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1 Answer

My Hunter ceiling fan light keeps going on and off by itself, a rapid flashing of the lights. This is the second one in a year, the last one I had to replace. I have never had this problem with my Hampton...


this is caused by the watt governor for the lights. or black box. inside for lights ,remove this and wire the lights direct. this will fix problem. part # 98480-02--

Jan 14, 2011 | Hunter 22460 52'' The Astoria Brushed...

1 Answer

Ceiling fan light the light keeps flickering then


this is due to vibration and the contacts get disconnected now and then from the surface.
i feel that you can sort out this problem by tightening the loosened connections of light.

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1 Answer

Hunter ceiling fan type 3 not responding to remote


Sounds like the black wire from the fan is not properly connect(lose)
Here is an example wiring diagram
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1 Answer

Fan is Erratic


Ceiling fans with wireless remote controls have an electronic receiver installed in the fan, which controls the light, dimming, and fan speed. Sometimes the receiver goes bad and needs to be replaced. If you have had any power outages or power surges, they may have fried the receiver. I've noticed that my ceiling fan light turns on when the power is restored after a power outage. Now, whenever my power goes out, I shut off the light switch that powers my ceiling fan so It doesn't experience a surge to to the controller when the power comes back on. I've purchased new receivers on eBay and Amazon to replace my blown remotes and receivers.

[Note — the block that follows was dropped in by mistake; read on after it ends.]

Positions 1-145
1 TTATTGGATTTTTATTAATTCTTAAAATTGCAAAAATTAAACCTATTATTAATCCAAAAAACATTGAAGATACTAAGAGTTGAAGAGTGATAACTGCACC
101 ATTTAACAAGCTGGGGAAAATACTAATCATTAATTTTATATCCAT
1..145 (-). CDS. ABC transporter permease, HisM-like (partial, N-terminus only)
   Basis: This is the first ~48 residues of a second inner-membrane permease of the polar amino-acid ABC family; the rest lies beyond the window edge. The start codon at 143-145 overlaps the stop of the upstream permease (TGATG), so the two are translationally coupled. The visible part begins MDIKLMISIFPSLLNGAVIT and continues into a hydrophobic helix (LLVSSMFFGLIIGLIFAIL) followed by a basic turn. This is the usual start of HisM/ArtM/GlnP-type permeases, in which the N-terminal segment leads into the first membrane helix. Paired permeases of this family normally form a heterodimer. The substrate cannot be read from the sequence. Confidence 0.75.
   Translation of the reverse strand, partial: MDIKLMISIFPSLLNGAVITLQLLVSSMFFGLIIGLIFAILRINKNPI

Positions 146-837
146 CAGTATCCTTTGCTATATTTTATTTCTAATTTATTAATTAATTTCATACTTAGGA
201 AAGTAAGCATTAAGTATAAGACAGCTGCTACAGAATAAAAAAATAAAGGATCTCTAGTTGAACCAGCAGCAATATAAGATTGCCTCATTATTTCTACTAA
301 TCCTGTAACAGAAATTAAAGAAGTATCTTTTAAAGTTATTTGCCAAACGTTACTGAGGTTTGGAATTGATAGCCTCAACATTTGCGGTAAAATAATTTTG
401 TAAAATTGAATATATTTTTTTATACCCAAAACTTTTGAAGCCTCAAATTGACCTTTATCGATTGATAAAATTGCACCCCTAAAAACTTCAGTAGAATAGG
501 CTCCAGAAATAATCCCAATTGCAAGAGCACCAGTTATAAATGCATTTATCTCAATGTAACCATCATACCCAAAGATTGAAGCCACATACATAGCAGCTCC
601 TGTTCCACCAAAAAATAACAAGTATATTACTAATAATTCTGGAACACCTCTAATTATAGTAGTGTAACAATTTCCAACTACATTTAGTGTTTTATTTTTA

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2 Answers

Not sure if this is the exact ceiling fan/ light kit we have... but looks similar.


Turned out that it was the dimmer switch that had shorted out.

My hubby figured it out, and replaced it.